There's Jerry Lundegaard (an ingenious William H. Macy), a peculiarly immature man who has never quite made it on his own, though he's pleasantly married to surly millionaire Wade Gustafson's daughter, Jean. Jerry, in his foolhardy search for success to prove himself in Wade's unrelenting eyes, has gotten himself deeply in debt. Thus the original idea is his…to enlist two men to abduct Jean, go to Wade (Harve Presnell) for the huge ransom, give the kidnappers a small portion (unlike Marge's favorite smorgasbord) of it and keep the rest for himself to pay off his debts. But in Minnesota nothing is simple…he hires big-talking small-timer Carl Showalter (Steve Buscemi) and the dubiously stoic psychopath Gaear Grimsrud (Peter Stormare), whose answer to everything is to start hitting or start blasting. With those two aboard, the plan is ill-fated (just check out the crazy indian beating the crap out of buscemi with his belt) from the start…it stumbles wildly toward chaos in the first few seconds, intensifies into a shootout on the two-lane highway that leaves three frozen stiffs in the snow, and then begins to fall apart as the thugs fall out among themselves, Jerry falls out with Wade and slowly, surely, Marge closes in…

All in all: a fascinating film that is full of unique and highly textured characters…an instant classic…(10/10)
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  #2  
Old 12-12-2000, 04:02 PM
Brock,

I hope for your sake you A)really are copying this from some movie critic out there or B)are dishing this type of stuff out to be published in some movie magazine

because this is great writing and I would hate to see that the only people reading it are a few schmoes on this board. This is good stuff dude - probably the best review I've read on Fargo - and if you're not publishing stuff like this then you're crazy - dont take that the wrong way - trust me it's a compliment!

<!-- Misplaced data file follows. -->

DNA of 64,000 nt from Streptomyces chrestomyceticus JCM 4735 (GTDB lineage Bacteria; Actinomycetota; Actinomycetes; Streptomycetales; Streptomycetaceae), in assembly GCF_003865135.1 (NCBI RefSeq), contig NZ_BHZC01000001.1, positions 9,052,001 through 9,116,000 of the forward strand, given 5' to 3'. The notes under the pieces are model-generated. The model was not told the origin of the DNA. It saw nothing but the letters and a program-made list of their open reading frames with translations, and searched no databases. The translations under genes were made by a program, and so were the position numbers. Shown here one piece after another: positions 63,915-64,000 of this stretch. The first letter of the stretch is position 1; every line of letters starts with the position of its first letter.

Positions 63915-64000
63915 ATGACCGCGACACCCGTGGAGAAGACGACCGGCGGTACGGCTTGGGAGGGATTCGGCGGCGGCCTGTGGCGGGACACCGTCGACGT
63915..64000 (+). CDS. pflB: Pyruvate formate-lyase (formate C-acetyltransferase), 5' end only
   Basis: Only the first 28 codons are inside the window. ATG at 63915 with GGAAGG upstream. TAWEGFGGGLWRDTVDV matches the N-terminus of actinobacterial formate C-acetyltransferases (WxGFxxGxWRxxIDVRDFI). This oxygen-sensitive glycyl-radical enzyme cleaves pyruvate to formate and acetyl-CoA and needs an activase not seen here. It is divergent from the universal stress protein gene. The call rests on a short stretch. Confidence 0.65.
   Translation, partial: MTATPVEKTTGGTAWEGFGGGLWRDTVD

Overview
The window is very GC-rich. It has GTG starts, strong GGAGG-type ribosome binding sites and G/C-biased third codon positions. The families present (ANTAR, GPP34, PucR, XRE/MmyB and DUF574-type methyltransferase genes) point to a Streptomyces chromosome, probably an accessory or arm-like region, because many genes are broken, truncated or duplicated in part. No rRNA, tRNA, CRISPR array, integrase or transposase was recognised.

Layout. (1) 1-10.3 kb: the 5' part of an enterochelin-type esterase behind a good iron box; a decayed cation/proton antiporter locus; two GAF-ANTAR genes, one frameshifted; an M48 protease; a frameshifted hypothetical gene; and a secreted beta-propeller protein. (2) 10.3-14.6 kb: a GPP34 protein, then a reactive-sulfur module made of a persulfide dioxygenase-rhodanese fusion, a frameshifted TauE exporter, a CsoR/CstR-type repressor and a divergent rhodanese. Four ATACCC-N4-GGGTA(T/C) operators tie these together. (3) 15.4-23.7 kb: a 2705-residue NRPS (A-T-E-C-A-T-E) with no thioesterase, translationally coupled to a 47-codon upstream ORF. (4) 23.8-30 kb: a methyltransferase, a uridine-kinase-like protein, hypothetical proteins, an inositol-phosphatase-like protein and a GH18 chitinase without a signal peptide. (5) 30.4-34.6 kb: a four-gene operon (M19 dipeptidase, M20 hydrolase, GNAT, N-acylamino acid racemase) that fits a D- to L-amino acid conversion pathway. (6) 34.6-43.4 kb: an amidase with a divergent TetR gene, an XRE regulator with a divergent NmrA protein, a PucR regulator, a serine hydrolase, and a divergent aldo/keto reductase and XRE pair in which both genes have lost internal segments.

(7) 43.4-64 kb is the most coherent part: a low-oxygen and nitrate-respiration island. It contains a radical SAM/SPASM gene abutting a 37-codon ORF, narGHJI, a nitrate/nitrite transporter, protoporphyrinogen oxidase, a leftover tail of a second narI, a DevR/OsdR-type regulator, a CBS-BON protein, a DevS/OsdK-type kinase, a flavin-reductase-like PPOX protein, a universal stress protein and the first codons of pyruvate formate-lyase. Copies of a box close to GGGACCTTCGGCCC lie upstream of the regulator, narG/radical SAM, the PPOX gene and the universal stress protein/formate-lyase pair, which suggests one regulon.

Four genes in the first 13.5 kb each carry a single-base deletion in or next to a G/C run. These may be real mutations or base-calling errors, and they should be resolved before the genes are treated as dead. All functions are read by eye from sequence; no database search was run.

Great review dude.

Crynot
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  #3  
Old 12-12-2000, 04:24 PM
I agree with Crynot fully and completely...

Brock, come on dude, tell us you're not wasting your talents on the Schmoes boards alone... Or at least come clean and tell us where you're drumming these up from.

GREAT review, perfect balance, perfect depiction. I wanna go rent it again right now!

SirReel.
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  #4  
Old 12-12-2000, 05:04 PM
Sadly I never really have the time to read any of your long reviews, but if SirReel and Crynot say they kickass, I am sure that they do. I just read your FARGO review and have to say that you definitely have mucho talent, but a lot like your board posting patterns, I think you need to be straddled in somewhat.

You obviously have great writing skills but you seem to take waaaay too many tangents on the side (so and so also did such and such) and I personally find your reviews...too wordy. Call me a dumbass, but there are my two cents, as the regular Joe...JoBlo, that is. But definitely keep 'em coming...you obviously LOVE MOVIES and that's why we're all here.

For me, this movie has always been quite over-rated. Sure it was wonderfully shot. Sure the characters were well played by all and the story an interesting one. But for me, nothing about it REALLY stood out!

And I've watched it over 4-5 times now, and I STILL don't understand all the fuss.

In fact, I always thought Marge's character was too much of a caricature, and the scene with the Asian fellow breaking down in front of her, kind of unnecessary (others claim it's a genius scene).

Having said all that, I will easily concede ONE THING about this movie...William H. Macy was AWESOME in it! Wow...what a weasel! Perfectly played...brrrrrr, you just felt his frustration/patheticness growing...

[This message has been edited by JoBlo (edited 12-12-2000).]
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  #5  
Old 12-12-2000, 06:26 PM
In your fifth paragraph of your review says it all. This is a humanity film. This is a people film. It is about people, cherrished people, facing hardships, screw ups, and ill fated attempts at their goal at the present.